Global News Journal
Beyond the World news headlines
But if you’re a German government minister whose party is already facing an uphill battle just two months before a federal election, it’s even worse.
All that misfortune can turn into a veritable nightmare when the German electorate only learns about your private use of the luxury government car on holiday as an unintentional consequence of the theft.
With a dearth of news during the summer doldrums, German media have pounced upon the revelation that Health Minister Ulla Schmidt’s Mercedes was stolen in Spain last week. They’re asking why on earth did the Social Democrat (SPD) minister need her armoured limo and its chauffeur in the Spanish resort – click for story here. The chauffeur drove the car 2,300 km from Berlin to Alicante while Schmidt flew there.
In a country like Spain, where a large majority still identify themselves as at least more-or-less Catholic, you'd think the government would shy away from taking on the Roman Catholic Church. In fact, there are probably few things Spanish Prime Minister Jose Luis Rodriguez Zapatero likes better than a brawl with the bishops.
Lingering anti-clerical sentiment in sectors of Zapatero's Socialist Party, particularly on its left-most fringes, means the PM has few more effective tools for rallying his voters than the sight of a protest march led by priests and nuns.
The results of European Parliament election have caused deep concern in European Union candidate Turkey, where gains made by conservatives and some far-right parties have been read as a clear win by the “No to Turkey” camp” and thus a blow to Ankara’s already troubled EU membership quest.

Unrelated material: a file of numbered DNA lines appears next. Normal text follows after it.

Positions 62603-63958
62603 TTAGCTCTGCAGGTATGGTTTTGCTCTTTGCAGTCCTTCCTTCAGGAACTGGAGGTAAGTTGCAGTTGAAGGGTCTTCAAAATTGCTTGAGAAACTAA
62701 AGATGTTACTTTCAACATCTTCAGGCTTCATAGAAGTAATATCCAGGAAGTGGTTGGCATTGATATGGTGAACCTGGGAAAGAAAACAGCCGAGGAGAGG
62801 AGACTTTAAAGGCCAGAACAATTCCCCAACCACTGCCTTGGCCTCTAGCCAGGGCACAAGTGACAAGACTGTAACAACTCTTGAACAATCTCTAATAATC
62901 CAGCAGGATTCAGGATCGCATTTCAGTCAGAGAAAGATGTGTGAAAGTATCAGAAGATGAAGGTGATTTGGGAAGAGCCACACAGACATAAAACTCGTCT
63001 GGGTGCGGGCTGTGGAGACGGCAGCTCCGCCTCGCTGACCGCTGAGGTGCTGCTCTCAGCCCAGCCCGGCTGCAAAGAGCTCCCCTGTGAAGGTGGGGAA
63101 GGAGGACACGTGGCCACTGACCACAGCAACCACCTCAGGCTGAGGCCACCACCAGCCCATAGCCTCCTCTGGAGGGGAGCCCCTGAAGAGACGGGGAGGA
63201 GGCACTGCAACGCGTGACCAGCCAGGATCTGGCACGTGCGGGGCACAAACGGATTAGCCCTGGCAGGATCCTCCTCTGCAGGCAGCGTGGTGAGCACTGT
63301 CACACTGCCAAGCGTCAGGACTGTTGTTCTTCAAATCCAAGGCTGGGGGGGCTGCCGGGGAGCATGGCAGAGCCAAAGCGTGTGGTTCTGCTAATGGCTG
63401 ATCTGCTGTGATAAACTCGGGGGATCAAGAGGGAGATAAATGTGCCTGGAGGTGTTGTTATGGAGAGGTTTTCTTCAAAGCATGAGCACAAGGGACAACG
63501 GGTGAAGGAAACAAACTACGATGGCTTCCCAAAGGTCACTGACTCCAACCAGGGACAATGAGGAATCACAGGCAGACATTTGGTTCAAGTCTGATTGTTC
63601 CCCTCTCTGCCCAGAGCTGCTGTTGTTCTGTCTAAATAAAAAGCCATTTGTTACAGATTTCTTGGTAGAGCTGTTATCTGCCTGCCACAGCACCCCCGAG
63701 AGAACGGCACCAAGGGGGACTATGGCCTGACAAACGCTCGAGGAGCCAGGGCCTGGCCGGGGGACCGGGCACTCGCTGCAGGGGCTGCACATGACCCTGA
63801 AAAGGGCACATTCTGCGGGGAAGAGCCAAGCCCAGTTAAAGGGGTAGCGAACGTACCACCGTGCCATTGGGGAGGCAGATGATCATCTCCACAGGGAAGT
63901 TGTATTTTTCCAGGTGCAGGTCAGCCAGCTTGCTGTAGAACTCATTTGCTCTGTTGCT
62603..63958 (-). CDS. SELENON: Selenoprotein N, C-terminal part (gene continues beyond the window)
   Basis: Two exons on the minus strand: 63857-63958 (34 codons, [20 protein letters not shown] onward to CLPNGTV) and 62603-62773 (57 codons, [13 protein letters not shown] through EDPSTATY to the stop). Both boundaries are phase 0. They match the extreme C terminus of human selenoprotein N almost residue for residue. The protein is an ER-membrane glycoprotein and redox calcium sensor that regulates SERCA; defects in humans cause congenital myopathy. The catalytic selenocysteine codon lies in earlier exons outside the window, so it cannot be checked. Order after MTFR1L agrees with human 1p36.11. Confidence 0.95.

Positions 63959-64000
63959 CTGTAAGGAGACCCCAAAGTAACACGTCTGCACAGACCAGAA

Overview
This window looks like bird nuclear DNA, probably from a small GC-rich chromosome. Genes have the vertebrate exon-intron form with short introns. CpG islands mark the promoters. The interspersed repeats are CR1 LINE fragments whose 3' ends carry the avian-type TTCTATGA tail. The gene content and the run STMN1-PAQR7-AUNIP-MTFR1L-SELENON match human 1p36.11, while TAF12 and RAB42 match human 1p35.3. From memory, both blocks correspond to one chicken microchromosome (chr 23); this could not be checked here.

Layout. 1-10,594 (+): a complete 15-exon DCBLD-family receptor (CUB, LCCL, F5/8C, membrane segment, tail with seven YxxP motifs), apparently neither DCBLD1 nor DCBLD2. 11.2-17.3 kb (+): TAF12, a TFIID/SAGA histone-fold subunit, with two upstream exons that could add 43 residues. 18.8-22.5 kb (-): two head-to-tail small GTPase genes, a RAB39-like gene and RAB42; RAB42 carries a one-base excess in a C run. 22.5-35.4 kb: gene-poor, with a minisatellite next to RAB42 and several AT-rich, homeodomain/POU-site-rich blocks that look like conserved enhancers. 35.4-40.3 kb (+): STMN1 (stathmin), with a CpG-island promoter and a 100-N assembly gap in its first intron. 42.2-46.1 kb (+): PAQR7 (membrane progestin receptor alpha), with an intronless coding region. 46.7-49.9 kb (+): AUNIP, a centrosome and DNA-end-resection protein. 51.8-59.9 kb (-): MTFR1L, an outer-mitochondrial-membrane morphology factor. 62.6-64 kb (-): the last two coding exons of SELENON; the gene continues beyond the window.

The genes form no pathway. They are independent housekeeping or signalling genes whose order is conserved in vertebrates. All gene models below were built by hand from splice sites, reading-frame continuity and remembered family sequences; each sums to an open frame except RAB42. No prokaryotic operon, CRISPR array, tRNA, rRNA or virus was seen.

Trying to make a silk purse out of a sow’s ear, Turkish Prime Minister Tayyip Erdogan dismissed the vote as a “futile effort by those who cannot digest Turkey’s enormity and strategic importance”. He said politicians who vilified Turkey to win votes in the short term would be judged by history.
Climate health costs: bug-borne ills, killer heat
Tree-munching beetles, malaria-carrying mosquitoes and deer ticks that spread Lyme disease are three living signs that climate change is likely to exact a heavy toll on human health. These pests and others are expanding their ranges in a warming world, which means people who never had to worry about them will have to start.
Moving a 17-metre high monument to Christopher Columbus 100 metres down the road is how the Spanish government is interpreting the advice of John Maynard Keynes. The economist once argued it would be preferable to pay workers to dig holes and fill them in again, rather than allowing them to stand idle and deprive the economy of the multiplier effect of their wages.
Gaza gets 180 minute respite to shop, bury the dead – “For 180 precious minutes, Israeli warplanes and tanks held their fire, giving 1.5 million shell-shocked residents of the coastal enclave a chance to check on family members, shop for essentials and bury their dead.”
Spain’s jobless lose homes, tensions mount - “‘One day this place is going to explode,’ said unemployed waiter Miguel Roa, a Spaniard. Since December, he has lost his job and his home as well as seeing his family split as economic crisis ended 14 years of growth in Spain.